Wed, 20 September 2017
Let’s be honest.
We all want an awesome mentor.
Someone to take us by the hand and show us a better way.
Someone to save us time, money and frustration. How awesome would that be, right?
Here’s the thing.
If you’re good at what you do, sooner or later the day will come when someone – an employee, co-worker, student or acquaintance – comes to you for advice.
Someone who is looking for a mentor, and to them, you fit the bill perfectly.
Is Mentoring Worth It
Is mentoring worth the effort?
In a word, yes.
But, it’s a very personal decision. You must decide how much value mentoring has to you.
After watching hundreds of professional flight crews mentor wannabe flight crews, I can tell you with certainty it’s a pretty great experience for all involved. A lot of times the mentor benefits as much or more than the mentee.
If you’re EMS, you know exactly what I’m talking about.
So how do you do it? And how do you get good at it?
How do you become the amazing mentor you would want to have for yourself?
Here are 10 tips to get you started:
10 Tips for Becoming An Amazing EMS Mentor
1. Be a giver
It kind of goes without saying, but I’ll say it anyways.
Being a mentor is about being a giver. And it’s also about giving for the right reasons.
Know your priorities up front. Are you mentoring for the right reasons? If your only motivation is yourself, stop. Mentoring isn’t about you.
Don’t trap someone and force your personal story upon them.
Mentoring is about helping others for the right reasons. Give more than you get.
2. Give Advice Beyond Work
Think how shallow your life would be if all you did was work. If your biggest source of happiness was work.
Think how much you would be missing. I know from personal experience it’s not fulfilling. You can read 10 Warning Signs of Aviation Induced Divorce Syndrome (AIDS)here.
The point is to give advice beyond work. Get to know the whole person. Find out their hopes, dreams, plans and schemes beyond work.
If you help a person advance their EMS or Air medical career and they’re still unhappy, how much did your really help them?
3. Set Expectations Up Front
Set expectations together in the very beginning.
Until you know exactly what a person wants to achieve, and how they hope to achieve it, you really can’t help them.
It’s important to sit down and go over expectations, especially if you’re just meeting each other or have spent little time together.
This scenario happens often with EMS. For example, a student aspires to become a paramedic and wants your experienced paramedic advice on how to do it.
You might be wondering if they want to work for your company, or if they’re just looking for advice on how to become a paramedic anywhere. It’s the type of thing you want to ask up front.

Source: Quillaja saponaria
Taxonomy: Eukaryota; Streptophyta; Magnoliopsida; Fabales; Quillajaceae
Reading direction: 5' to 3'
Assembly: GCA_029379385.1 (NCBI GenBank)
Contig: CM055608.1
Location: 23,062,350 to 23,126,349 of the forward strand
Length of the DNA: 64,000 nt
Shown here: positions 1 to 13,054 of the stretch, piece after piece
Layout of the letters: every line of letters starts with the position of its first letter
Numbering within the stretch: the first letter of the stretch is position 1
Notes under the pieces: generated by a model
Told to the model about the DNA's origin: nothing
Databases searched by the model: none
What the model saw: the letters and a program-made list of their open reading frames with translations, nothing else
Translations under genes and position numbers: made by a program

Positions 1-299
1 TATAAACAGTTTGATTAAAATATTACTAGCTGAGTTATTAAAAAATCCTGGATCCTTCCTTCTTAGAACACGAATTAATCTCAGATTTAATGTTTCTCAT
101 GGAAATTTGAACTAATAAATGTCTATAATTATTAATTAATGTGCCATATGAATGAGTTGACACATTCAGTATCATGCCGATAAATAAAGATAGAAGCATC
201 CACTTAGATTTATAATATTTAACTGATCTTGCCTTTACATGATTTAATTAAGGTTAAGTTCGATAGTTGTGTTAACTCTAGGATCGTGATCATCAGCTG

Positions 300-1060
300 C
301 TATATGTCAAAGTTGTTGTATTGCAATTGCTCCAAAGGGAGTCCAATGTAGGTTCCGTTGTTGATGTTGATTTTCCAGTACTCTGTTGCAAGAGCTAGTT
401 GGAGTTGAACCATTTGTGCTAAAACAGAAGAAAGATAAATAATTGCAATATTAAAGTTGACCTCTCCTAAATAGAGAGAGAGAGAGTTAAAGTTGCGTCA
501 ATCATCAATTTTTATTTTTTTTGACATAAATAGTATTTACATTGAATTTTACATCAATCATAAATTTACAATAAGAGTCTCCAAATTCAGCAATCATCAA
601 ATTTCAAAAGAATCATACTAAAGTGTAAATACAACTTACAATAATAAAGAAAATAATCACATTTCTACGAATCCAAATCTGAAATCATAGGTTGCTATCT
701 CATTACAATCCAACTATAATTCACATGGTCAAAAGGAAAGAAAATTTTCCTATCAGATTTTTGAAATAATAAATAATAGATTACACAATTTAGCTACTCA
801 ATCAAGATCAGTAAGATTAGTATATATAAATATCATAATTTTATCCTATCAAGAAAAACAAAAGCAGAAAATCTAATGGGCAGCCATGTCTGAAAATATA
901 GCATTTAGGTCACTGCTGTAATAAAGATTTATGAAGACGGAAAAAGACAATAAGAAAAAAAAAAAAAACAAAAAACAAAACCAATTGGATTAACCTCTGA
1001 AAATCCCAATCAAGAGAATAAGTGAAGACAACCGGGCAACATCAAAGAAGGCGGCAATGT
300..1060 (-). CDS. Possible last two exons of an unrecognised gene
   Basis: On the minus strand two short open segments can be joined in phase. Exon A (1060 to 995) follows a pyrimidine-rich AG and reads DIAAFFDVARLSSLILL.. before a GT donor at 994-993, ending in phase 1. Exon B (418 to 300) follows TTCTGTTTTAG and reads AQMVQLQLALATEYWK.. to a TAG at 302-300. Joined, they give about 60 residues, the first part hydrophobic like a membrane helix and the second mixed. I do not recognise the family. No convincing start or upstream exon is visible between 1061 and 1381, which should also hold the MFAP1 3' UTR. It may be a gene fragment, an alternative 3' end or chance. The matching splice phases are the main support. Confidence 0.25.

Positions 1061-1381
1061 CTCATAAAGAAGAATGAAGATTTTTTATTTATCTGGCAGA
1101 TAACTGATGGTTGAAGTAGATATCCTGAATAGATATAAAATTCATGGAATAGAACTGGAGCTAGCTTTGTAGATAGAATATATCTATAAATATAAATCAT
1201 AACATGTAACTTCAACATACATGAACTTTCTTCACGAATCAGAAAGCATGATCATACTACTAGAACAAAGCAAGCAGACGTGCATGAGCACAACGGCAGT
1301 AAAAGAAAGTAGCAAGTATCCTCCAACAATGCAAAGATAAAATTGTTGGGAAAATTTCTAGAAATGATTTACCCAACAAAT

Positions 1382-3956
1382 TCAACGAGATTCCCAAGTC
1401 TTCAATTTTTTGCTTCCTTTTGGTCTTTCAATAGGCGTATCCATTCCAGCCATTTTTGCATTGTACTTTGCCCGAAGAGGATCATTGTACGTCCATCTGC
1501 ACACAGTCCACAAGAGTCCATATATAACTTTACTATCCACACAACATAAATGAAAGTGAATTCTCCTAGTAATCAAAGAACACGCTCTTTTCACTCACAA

4. Approach Each Mentorship Differently
People are different. As a mentor, you need to adapt your style to what works best for the person seeking your advice. Again, remember that it’s not about you.
It’s about getting results for the person you’re helping.
Remind yourself what worked best for you, or the last person you mentored, may or may not work today.
We see examples of this in EMS Flight Safety Network all the time. What got one person hired as a flight medic a year ago, may or may not help a person who aspires to fly today. They’re two different people and a lot can change in a year.
5. Mentor with Passion
The greatest of mentors inspire their mentees and become living examples to emulate.
How do they do it?
They do it by exuding a genuine passion for their work. Get excited about EMS and what you do. Passion is contagious.
Remind yourself of why you chose an EMS career. Remind yourself it was a good decision then, and it’s still a great career now.
Share a story that ignites your passion. Your commitment to EMS and why you picked EMS as a career will shine through.
6. Tell the Truth About Mistakes You’ve Made
Be open to sharing your mistakes and failures.
It’s hard to do, but it’s important for a lot of reasons.
Your mentoree puts you on a pedestal. Depending on their experience, they may or may not realize you’re as human and mistake prone as the rest of us.
Sharing your failures humanizes you and builds trust. We all know how humbling EMS can be. Help your mentoree by showing them how you’ve been humbled in the past.
7. Celebrate Their Successes
It’s easy to fall into an EMS negativity trap when mentoring. Great mentors avoid this trap.
It’s likely someone wants your advice or help with a problem they’re experiencing.
Great mentors quickly get past the problems and move on to the actions required to reach a solution.
When you take the time to highlight and even celebrate your mentee’s successes and achievements, you’re not just balancing out the mood of potentially negative conversations — you’re also building your mentee’s confidence, reinforcing good behavior, and keeping them focused and motivated.
8. Don’t Assume Anything
It’s easy to think everyone followed your path into an EMS or air medical career. But it’s not realistic.
Even when you have similar backgrounds e.g. same school, same town, same fire company, etc, it’s still important to guard against making assumptions.
The best way to learn your mentorees background is to ask. Let them tell their story. Listen intently to the details. It will make you a stand-out mentor.
9. Seek Out Classes or Projects
Use your experience to find classes and projects you know would help your mentoree.
Don’t waste anyone’s time with busy work. Remember, your mentoree isn’t stupid. They picked you as a mentor, right?
That’s why you have to find and recommend courses that they’ll find interesting, learn from and will actually help them.